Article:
Unemployment insurance and Social Security disability are two separate programs, with different goals. In general, if you are receiving unemployment insurance benefits you are ready willing and able to work, and are not disabled. However, receiving unemployment compensation after your alleged onset date does not preclude a favorable finding for your Social Security disability claim.
The Social Security Administration recognizes that a claimant should not have to choose between unemployment compensation and Social Security disability. There is even a Memorandum from the Chief Judge on the topic.
It makes sense when you think about it. Able to work for unemployment purposes does not necessarily mean able to work full-time. Under Social Security's rules, a claimant is considered disabled if that person is unable to perform sustained work on a regular and coninuing basis (8 hours per day, 5 days per week, or an equivalent schedule – see Social Security Ruling 96-8p). Further, if you are over 50, you may still be able to work at an unskilled sedentary job, but could still be found disabled under Social Security's Medical-Vocational Guidlelines.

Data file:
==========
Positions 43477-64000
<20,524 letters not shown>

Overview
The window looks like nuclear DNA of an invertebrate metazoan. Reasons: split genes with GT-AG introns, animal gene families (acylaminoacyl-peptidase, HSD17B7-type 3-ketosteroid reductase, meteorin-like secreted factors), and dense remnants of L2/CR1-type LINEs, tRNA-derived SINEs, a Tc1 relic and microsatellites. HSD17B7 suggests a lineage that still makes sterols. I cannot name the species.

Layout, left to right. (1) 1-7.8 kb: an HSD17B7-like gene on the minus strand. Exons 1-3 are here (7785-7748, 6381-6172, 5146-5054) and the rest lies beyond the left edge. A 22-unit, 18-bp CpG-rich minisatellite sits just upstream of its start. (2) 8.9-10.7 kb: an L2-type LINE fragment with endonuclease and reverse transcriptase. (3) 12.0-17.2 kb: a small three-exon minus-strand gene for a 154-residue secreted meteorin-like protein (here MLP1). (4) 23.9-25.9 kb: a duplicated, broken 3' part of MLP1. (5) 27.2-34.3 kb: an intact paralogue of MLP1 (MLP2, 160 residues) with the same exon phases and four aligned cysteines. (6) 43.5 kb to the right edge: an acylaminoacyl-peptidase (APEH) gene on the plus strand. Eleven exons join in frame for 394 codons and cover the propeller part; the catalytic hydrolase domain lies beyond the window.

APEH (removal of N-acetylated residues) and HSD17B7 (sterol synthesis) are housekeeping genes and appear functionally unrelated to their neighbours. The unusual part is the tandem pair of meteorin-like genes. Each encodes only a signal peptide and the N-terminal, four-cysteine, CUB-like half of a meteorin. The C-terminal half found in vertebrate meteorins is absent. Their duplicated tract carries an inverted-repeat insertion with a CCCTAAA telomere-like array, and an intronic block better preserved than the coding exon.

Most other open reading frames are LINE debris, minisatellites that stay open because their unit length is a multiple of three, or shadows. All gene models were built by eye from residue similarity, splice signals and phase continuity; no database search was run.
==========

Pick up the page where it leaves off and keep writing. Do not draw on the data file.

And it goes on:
Under these circumstances, there is nothing inconsistent about receiving unemployment insurance benefits and applying for Social Security disability.
Nevertheless, some judges just don't like it. And the judge is entitled to consider receipt of unemployment benefits when deciding your disability claim. So it is important (as always) to know your judge. Also, you should have a good explanation ready for the hearing of the circumstances surrounding your receipt of unemployment benefits.
Check out the article by Colorado Springs Social Security lawyer Tomasz Stasiuk for another discussion of this same topic.